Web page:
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Posted March 3, 2013 | comments Leave a comment

Historic County Farm shifting its approach to the homeless

By Sally Voth

MAURERTOWN -- The Shenandoah Alliance for Shelter is changing how it approaches homelessness.

With government funding cuts looming, the alliance's board of directors this winter decided to switch its operations at the Shenandoah County Farm from transitional to permanent supportive housing.

State and federal funding for transitional housing programs will end on June 30, the end of fiscal 2013, said Kerry Keihn, the alliance's program administrator.

She explained that clients would sign a lease to live at the County Farm, "and they would pay 30 percent of their income -- no matter how low their income."

That payment would go toward rent and utilities, she said.

"We would hook them up with other supportive services," Keihn said.

Those services may include mental health treatment, employment services, budget counseling, case management or substance abuse programs, she said.

Capacity at the alms house was greatly reduced when part of the 1829 structure fell down several years ago, forcing residents out of that area of the building, which remains condemned.

Keihn said renovations to that area as well as to a stable section of the facility are expected to continue into 2015.

"Between the middle of 2013 and 2015, we will run an emergency shelter for families," she said.

That will be the same sort of service as currently being offered in the transitional housing program, with the exception of how long residents may live there, according to Keihn.

"Instead of staying up to two years, now they have to be out within 30-90 days," she said.

Currently, three out of the four available rooms are occupied, Keihn said.

"We had somebody just move out this week," she said.

Services coordinator Whitney Hamrick noted that it was "a good move out."

Keihn agreed.

"[They] moved out into stable housing," she said. "That's always good."

It's hoped that, after renovations are complete, there will be 12-14 rooms, with kitchenettes and half-baths, Keihn said. Full baths, a full kitchen, a dining area and a community room will be shared.

At that time, additional staffers, including 24-hour security, will be needed, Keihn said. Single men also will be allowed to live at the County Farm then, too. Right now, it's just families and single women, according to Keihn.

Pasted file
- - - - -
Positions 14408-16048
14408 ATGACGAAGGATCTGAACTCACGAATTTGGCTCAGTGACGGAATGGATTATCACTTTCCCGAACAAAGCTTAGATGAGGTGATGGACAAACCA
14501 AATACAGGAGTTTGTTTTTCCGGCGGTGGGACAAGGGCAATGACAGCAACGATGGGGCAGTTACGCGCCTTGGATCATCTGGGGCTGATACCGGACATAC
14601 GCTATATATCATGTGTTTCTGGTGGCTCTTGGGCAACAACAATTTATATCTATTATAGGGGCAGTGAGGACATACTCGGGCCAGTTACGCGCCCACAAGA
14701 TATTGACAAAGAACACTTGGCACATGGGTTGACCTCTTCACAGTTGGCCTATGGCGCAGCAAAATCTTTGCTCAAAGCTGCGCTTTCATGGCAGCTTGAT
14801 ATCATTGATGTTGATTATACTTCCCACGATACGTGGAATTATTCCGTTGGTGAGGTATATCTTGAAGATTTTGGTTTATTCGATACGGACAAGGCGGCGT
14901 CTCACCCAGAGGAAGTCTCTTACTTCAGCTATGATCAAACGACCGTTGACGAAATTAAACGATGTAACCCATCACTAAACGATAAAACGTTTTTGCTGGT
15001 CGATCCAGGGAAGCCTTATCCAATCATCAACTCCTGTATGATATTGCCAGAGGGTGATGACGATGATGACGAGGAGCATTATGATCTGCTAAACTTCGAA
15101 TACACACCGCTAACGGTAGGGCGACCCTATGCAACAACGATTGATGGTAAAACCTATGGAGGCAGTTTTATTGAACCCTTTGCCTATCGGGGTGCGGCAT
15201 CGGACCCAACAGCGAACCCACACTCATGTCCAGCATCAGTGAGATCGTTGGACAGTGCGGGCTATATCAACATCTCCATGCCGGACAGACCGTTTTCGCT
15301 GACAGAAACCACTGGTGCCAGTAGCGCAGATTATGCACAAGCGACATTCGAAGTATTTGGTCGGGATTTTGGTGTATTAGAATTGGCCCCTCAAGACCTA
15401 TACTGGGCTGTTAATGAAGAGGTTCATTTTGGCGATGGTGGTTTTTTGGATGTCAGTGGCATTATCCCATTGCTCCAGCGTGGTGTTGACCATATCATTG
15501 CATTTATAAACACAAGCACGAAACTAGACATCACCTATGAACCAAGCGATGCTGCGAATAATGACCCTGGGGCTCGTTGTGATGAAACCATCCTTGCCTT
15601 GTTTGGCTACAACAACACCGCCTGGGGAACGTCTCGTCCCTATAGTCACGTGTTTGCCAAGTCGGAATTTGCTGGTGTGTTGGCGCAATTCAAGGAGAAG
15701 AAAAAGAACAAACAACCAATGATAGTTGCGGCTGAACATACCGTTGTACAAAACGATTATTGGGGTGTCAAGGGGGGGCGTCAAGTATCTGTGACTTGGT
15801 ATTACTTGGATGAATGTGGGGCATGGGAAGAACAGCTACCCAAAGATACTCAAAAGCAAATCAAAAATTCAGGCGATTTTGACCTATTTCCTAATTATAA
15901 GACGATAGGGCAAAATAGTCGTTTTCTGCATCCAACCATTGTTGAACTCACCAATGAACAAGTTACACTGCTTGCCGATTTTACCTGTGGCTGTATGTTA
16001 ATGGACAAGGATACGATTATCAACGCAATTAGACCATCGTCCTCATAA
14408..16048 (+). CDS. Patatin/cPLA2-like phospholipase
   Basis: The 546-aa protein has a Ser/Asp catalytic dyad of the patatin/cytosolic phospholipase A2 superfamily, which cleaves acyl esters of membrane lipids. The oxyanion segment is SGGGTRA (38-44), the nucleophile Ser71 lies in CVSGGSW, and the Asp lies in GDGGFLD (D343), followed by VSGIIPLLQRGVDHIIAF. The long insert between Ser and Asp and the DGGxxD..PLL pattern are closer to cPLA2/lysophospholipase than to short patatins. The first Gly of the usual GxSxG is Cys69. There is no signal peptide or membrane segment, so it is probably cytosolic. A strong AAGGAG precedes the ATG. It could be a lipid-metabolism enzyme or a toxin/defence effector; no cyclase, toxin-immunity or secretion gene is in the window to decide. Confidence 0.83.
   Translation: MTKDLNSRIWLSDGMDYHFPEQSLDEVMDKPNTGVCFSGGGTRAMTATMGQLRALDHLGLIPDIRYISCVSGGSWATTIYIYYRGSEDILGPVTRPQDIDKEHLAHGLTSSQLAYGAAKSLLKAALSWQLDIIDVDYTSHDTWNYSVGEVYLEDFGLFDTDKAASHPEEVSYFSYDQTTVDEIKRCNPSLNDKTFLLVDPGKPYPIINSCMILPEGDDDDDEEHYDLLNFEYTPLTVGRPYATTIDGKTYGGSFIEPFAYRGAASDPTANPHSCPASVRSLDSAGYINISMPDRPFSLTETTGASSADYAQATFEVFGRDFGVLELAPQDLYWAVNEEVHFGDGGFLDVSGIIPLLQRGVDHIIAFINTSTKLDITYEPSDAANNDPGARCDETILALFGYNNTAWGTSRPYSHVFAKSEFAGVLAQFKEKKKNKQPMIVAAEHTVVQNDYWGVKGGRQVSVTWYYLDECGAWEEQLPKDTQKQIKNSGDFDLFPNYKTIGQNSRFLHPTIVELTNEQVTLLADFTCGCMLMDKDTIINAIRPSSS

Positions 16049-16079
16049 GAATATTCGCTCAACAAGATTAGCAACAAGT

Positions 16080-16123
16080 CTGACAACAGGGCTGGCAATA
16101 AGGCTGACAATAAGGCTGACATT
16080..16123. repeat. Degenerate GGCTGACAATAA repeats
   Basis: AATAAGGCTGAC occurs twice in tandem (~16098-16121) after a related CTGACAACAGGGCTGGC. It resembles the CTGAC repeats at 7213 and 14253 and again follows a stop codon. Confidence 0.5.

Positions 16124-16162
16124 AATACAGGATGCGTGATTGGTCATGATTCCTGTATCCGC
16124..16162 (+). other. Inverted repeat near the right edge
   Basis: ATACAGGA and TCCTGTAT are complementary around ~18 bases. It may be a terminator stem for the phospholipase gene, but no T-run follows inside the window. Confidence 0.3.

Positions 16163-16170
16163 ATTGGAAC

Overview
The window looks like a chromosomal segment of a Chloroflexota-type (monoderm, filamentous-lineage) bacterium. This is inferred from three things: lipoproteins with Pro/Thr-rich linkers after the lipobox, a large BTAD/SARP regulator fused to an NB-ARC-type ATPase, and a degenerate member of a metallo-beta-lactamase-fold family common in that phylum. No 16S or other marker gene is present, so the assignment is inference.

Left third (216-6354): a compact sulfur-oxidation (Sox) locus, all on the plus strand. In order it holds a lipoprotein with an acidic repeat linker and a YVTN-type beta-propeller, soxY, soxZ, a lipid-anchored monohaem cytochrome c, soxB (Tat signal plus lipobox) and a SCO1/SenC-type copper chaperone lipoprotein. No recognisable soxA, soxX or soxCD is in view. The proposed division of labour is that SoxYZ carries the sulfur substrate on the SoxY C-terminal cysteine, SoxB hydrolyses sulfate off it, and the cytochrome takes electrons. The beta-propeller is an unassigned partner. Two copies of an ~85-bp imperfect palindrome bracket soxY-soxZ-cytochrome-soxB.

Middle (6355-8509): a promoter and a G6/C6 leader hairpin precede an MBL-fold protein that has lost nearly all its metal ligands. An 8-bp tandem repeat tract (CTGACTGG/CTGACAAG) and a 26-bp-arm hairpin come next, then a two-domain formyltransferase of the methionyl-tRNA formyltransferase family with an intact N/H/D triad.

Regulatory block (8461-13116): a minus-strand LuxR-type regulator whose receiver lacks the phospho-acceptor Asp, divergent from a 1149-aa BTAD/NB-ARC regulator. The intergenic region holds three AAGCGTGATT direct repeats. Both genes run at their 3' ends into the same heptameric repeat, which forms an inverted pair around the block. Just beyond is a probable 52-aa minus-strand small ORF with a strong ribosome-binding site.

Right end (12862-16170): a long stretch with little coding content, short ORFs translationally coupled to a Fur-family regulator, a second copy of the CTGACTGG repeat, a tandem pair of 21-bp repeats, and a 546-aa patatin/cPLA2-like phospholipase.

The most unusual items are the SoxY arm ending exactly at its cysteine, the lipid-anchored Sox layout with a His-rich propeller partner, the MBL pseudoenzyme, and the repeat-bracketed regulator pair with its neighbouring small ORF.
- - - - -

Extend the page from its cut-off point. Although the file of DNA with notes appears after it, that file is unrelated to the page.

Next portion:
"We have gardens, too, which will definitely be utilized when people are staying here for a longer time in the permanent supportive housing," she said.

Keihn said many of Alliance for Shelter's current clients will be eligible for the permanent program. Sixty percent of the clients must be disabled.

"The reason that's so easy to find is because those individuals are living on fixed incomes that average about $700 a month," Keihn said.

The remaining 40 percent of residents can be those with multiple housing barriers or barriers to employment and unable to find stable housing in the past, Keihn said.

"Most are self-employed," she said. "A lot are struggling to find work, or they have work, but don't have reliable transportation to get to work, and a lot are on fixed incomes."

The Alliance for Shelter will continue its other programs, including one providing interest-free loans and the Help Link program, a hotline service to facilitate utility payments by churches.

Keihn said the community's support of the County Farm has been strong.

"We actually have a lot of farmers in the area who will donate food when it's in season," she said.

Donations also come in during the holidays, and through fundraisers.

One such fundraiser is a pottery bingo on April 20 at Mt. Olive United Methodist Church, 12180 Back Road, Toms Brook. An Elizabeth Strippy framed print of the County Farm will be raffled off during the bingo.

For more information, contact Executive Director Sheila Orndorff at 540 436-3202 or sased@shentel.net.

Contact staff writer Sally Voth at 540-465-5137 ext. 164, or svoth@nvdaily.com


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